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Is 250W not enough?

Old 02-03-22, 05:04 PM
  #26  
Leisesturm
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The Trek Allant 8s and Raleigh Redux IE have always been on my shortlist. The first Generation Giant Quick E had a 16 speed drivetrain but they killed that. I don't think you can pay $4000+ to Trek, Giant, or Specialized and get a bike that won't get you up any hill that you can keep the bike straight on! Look at some reviews on e-bike review sites. Watch some videos. Back of the napkin calculations ... that way lies madness. Ultimately I bought a 750W+ mid-drive and built an e-bike with $5000 production bike performance for just over $2000K. BTW, yes, the Allants are stiff but they have 2.4" clinchers. 40psi even 30psi is possible for these tires. I personally would not bother with a Thudbuster but that's me.
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Old 02-15-22, 07:05 PM
  #27  
Polaris OBark
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Originally Posted by NHKeith View Post
power is force times distance which is what really matters. .
Nope.

Power is force times distance divided by time.

This is important, because it just means it will take you longer to get up that hill at lower power. Also keep in mind that because it is pedal assist, it is augmenting what you are already putting into it.

My wife can climb a 22% grade in Eco mode. She isn't a lot faster than me on a non-ebike, but is much more well-rested at the top. You will be fine.
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Old 02-16-22, 04:44 PM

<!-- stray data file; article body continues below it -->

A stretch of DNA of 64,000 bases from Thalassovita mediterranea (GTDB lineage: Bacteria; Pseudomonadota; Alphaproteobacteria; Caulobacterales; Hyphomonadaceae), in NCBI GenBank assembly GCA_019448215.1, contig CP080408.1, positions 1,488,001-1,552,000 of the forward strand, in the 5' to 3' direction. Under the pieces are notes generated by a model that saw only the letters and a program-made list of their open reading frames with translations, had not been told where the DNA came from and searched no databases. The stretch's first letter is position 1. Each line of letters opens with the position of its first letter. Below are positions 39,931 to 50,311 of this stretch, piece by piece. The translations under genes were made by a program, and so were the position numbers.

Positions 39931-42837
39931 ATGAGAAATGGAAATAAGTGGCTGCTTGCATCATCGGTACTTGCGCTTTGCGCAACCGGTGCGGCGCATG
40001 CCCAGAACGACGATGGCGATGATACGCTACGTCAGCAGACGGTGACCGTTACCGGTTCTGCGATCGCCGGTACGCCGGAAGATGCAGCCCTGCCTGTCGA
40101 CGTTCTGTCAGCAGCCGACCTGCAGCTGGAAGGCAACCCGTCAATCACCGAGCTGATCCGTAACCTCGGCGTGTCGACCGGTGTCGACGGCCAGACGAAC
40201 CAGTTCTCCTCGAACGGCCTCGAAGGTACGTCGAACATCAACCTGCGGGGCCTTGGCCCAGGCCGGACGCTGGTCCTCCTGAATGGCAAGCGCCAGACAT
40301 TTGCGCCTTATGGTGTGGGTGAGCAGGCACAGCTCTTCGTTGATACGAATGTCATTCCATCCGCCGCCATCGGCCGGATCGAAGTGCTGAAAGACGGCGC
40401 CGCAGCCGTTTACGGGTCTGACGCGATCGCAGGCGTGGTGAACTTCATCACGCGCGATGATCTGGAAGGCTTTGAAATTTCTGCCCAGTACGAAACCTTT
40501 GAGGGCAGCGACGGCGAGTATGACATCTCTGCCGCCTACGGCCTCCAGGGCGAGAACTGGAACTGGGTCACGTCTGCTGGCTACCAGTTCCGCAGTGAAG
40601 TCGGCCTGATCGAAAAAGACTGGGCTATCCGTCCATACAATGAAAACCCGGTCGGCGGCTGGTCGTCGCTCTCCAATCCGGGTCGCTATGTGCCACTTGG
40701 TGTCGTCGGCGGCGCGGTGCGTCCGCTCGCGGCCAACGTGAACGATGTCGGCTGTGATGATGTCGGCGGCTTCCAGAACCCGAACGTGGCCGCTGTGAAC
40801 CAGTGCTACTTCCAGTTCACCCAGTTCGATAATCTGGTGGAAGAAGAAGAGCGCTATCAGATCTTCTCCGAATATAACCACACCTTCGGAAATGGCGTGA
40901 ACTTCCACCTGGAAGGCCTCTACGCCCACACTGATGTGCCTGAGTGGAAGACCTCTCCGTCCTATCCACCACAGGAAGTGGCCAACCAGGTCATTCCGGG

#28  
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OP - IMHO, there is no such thing as a 250 watt bike - unless you are using a 24v battery
assuming the smallest battery is 36v and the smallest possible controller giving 10amps continuous = 360 watts.

If you are a strong biker, you can do that on your own. So, do you want a heavy expensive ebike to take you to the top, or do you want to pedal a bike with e-assist.
If you can climb the hill on your own without a motor, 350 watts is plenty to assist you. if you give 250 watts + 350 from the motor you are at 600 watts.
If you want the bike to take you up there with minimal assistance - you probably want 1000 watts.

Originally Posted by shelbyfv View Post
Even a strong cyclist will suffer some on a 15% climb. So while a 250w motor might double your power, you still may not be able to cruise up the hills. Nobody ever has too much power so get the biggest motor you can within your budget. Also, a throttle will make hill starts much easier.
I got the smallest motor I could, because I hate a 50lb bike - especially when I am climbing.
​​​​​

Originally Posted by Polaris OBark View Post
Nope.
Power is force times distance divided by time.
Well, I'm guessing he meant torque, which is relevant climbing a hill. Power has a time component like you mentioned, but I don't think anyone is trying to accelerate up the hill, we are just trying to climb the darn thing.
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